True, but I guess it depends on the main reasons why you want to buy an electric vehicle. If you are mainly concerned with reducing carbon emissions and doing your bit for the planet, then hybrids that use predominantly petrol aren't contributing that much.

 

I think an EV such as the 2017 BMW i3 which gives you about 180km of range from its electric battery and extends this to about 300km if it has a range extender, is a very good concept. I would buy one of these straight away if they weren't quite so expensive!

 

Cheers

 

Fred

 

 

The 41kWh Renault Zoe has a 300km range and they are going for about $39K in NZ from EV Central (Taupo). They have secured 50 of them......

 

 

Yes, that's a very good deal and the 300km range is great also.

 

If you compare the Zoe with the BMW i3, the 2017 i3 has a 33kWh battery, and I like the idea of the range extender's 9 litre fuel tank which powers a special little engine that is apparently able to charge the battery so it provides you with an extra 120km or so of range. 

 

I think this has the advantage that once the 180km range from the electric battery has been exhausted, you can keep on filling the fuel tank with petrol every 100km or so without having to actually plug in to the battery and recharge it. So, provided you don't mind doing this every 100km, you can keep using an all electric car and drive say, 600km without needing to plug in and charge the battery.

 

Correct me if I'm wrong with how I've interpreted this!

 

Cheers

 

Fred

 

 


Scott3
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  #1748355 26-Mar-2017 21:36
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frednz:

 

 

 

Yes, that's a very good deal and the 300km range is great also.

 

If you compare the Zoe with the BMW i3, the 2017 i3 has a 33kWh battery, and I like the idea of the range extender's 9 litre fuel tank which powers a special little engine that is apparently able to charge the battery so it provides you with an extra 120km or so of range. 

 

I think this has the advantage that once the 180km range from the electric battery has been exhausted, you can keep on filling the fuel tank with petrol every 100km or so without having to actually plug in to the battery and recharge it. So, provided you don't mind doing this every 100km, you can keep using an all electric car and drive say, 600km without needing to plug in and charge the battery.

 

Correct me if I'm wrong with how I've interpreted this!

 

Cheers

 

Fred

 



Yip, completly correct. 



Linuxluver

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  #1748522 27-Mar-2017 09:35
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frednz:

 

Linuxluver:

 

The 41kWh Renault Zoe has a 300km range and they are going for about $39K in NZ from EV Central (Taupo). They have secured 50 of them......

 

 

Yes, that's a very good deal and the 300km range is great also.

 

If you compare the Zoe with the BMW i3, the 2017 i3 has a 33kWh battery, and I like the idea of the range extender's 9 litre fuel tank which powers a special little engine that is apparently able to charge the battery so it provides you with an extra 120km or so of range. 

 

I think this has the advantage that once the 180km range from the electric battery has been exhausted, you can keep on filling the fuel tank with petrol every 100km or so without having to actually plug in to the battery and recharge it. So, provided you don't mind doing this every 100km, you can keep using an all electric car and drive say, 600km without needing to plug in and charge the battery.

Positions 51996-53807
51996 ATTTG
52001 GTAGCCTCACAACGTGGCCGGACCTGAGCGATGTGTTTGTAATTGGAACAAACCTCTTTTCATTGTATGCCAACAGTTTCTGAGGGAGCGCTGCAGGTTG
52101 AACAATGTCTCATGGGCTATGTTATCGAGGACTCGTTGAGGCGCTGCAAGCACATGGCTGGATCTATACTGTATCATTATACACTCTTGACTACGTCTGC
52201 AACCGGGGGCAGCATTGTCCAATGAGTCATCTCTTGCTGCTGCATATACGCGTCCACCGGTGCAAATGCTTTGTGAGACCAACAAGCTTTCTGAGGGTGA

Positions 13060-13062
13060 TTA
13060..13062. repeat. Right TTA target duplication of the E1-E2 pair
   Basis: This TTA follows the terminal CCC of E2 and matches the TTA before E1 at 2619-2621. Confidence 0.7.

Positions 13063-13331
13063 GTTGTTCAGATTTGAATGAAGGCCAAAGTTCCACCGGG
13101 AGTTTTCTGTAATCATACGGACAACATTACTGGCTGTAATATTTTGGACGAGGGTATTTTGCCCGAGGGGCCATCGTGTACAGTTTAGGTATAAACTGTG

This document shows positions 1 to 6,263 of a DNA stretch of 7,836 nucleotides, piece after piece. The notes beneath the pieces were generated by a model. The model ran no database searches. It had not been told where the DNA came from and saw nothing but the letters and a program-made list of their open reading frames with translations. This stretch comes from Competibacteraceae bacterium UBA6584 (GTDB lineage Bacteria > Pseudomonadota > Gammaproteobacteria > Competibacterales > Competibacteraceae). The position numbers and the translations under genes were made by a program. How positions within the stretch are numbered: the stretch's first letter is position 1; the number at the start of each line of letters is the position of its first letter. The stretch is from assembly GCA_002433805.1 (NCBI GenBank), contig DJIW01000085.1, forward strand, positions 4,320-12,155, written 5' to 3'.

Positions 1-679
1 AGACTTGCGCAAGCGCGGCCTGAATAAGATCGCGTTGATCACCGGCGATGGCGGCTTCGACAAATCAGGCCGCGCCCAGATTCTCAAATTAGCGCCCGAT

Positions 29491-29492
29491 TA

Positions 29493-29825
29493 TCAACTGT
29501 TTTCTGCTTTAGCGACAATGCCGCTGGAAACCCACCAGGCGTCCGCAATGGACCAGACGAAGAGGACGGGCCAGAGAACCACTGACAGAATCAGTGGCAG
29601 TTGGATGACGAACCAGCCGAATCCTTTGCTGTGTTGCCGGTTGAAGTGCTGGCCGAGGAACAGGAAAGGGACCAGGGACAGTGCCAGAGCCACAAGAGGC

Correct me if I'm wrong with how I've interpreted this!

 

Cheers

 

Fred

 

 

It's definitely a useful compromise. :-)





_____________________________________________________________________
If you order a Tesla, click my referral code below to order your car and get free stuff. 

 

My Tesla referral code: https://ts.la/steve52356


 
 
 
 


RUKI
1151 posts

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  #1748524 27-Mar-2017 09:38
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frednz:

 

......

 

However, I wonder whether the Prius plug-in hybrid would provide significant extra advantages over your Prius C?

 

....

 

 

Depends on how big your wallet is, how frugal you are and what the use is. And also how you define the word "advantage". e.g. Small turning radius of Prius C gives competitive advantage vs most of other options. But Tesla's acceleration at the intersection gives obvious advantage (although I meet them in the next few seconds at the next traffic light :-))

 

1) You are looking at using car for just only 3 years as money is not an issue for you or it is solely for a business use (depreciate in 5 years);

 

or

 

2) Your approach is frugal and you may be looking at second hand, perhaps 5 - 7 year old and using it for another 10 years....

 

In case 1) - Plug-in or EV with appropriate range is cool;

 

In case 2) - I would not encourage to buy Plug-in or EV from currently available models as battery replacement / rebuild / fix will cost you an arm and the leg in the next few years. People who are saying the price for the traction battery is constantly falling are detached from the reality of New Zealand. The only affordable battery rebuild is currently (and in the few years ahead) is Toyota Hybrid HiMH Battery made of NP2 modules which are the same in the wide range (Camry, Lexus, Prius etc). Plug in uses Li and there is no source of second hand ones..